It is still another object of the present invention to provide an improved channel selector having individually adjustable elements to set the tuner at any one frequency channel and in which the elements may be set only when the i the center of its range ofy Vernier means is in movement. Y
The novel features which we believe to be chari reference to the following description .taken in f connection with the accompanying drawings, in which:
Figure 1 is a View in perspective oi a tuner constructed in accordance with the principles of the present invention but with the individual inductors removed;
Figure 2 is a top plan view of the tuner of Figure 1 and showing the tuning inductors in place;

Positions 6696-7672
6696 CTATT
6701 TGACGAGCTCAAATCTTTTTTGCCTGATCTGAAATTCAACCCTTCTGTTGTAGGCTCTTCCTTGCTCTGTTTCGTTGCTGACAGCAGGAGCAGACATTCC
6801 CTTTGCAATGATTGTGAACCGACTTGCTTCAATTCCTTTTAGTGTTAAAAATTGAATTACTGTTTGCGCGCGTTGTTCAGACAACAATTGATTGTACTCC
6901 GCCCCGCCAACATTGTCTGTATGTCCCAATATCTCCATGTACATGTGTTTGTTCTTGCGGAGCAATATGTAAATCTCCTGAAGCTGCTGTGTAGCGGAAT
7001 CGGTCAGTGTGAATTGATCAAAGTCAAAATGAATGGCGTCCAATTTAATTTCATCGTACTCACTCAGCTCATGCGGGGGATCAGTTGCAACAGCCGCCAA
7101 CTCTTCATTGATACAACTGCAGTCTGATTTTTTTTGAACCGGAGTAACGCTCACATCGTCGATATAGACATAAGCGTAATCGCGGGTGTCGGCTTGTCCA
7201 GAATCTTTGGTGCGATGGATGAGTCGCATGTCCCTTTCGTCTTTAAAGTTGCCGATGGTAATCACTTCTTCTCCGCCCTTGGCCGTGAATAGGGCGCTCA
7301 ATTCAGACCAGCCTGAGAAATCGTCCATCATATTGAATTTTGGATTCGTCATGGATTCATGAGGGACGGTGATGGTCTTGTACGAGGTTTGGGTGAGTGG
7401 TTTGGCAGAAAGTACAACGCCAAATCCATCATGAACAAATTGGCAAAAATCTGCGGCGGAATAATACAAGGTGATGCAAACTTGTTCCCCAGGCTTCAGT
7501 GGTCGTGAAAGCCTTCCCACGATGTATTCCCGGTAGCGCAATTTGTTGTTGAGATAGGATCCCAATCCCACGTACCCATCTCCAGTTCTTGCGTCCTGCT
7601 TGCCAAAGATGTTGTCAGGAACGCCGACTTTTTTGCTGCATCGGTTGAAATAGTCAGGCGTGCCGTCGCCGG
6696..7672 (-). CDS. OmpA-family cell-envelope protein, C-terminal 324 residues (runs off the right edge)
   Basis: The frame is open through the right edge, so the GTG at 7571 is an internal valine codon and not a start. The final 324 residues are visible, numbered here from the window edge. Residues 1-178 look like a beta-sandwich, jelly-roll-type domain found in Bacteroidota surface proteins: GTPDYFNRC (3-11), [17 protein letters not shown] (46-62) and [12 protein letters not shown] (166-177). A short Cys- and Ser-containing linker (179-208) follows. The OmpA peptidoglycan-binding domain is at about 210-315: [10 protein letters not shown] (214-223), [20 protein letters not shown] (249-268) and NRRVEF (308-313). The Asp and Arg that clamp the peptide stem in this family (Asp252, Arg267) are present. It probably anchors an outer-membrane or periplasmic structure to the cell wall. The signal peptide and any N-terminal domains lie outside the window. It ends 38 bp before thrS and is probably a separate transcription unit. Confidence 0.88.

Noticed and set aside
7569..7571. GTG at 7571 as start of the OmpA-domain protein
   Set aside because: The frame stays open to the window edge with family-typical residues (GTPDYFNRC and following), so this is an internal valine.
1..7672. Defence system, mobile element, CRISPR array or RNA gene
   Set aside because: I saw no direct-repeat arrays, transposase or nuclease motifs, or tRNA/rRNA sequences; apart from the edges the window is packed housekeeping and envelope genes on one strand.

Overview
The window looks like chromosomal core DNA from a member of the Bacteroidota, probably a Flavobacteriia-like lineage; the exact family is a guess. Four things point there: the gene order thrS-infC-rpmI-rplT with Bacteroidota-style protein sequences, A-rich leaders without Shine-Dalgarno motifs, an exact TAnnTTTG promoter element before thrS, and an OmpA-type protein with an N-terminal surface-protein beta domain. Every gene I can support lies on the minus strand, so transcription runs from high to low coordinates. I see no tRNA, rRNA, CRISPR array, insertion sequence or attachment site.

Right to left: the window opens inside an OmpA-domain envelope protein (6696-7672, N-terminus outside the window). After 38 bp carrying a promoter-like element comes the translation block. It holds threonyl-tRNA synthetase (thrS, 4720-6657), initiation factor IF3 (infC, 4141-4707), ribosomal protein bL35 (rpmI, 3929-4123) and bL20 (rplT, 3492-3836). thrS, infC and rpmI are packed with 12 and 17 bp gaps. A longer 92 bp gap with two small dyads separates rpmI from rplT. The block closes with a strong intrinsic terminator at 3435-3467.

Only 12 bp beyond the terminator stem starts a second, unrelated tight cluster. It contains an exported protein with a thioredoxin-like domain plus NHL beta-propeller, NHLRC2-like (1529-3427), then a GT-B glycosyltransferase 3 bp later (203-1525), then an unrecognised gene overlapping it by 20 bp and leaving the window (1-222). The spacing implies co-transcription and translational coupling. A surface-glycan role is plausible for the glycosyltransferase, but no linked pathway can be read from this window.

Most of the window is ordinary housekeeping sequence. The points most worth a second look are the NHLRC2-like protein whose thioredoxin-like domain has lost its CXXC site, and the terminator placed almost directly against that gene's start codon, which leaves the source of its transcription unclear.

Figure 3 is a side elevational view of the tuner of Figure 1 and showing the tuning inductors in place;
Figure 4 is a front elevational view of the tuner with the tuning knobs removed;
Figure 5 is a cross sectional view through axis 5 5, Figure 4;
Figure 6 is a cross sectional view through axis 6 6, Figure 2;
Figure 7- is a cross sectional view through axis 1-l, Figure 6;
Figure 8 is a diagrammatic view showing the switchmechanism .ofthe structure of Figure 1;
is used to refer to the mechanism by which one,r
or more tuning members are moved to tune to one or more station channels or frequencies;
The term tuner is used broadly to refer to accordance with the movement of a tuning member. In the specific device described herein the 4 port 32 to form a unitary structure of screw, support, and-core or sleeve.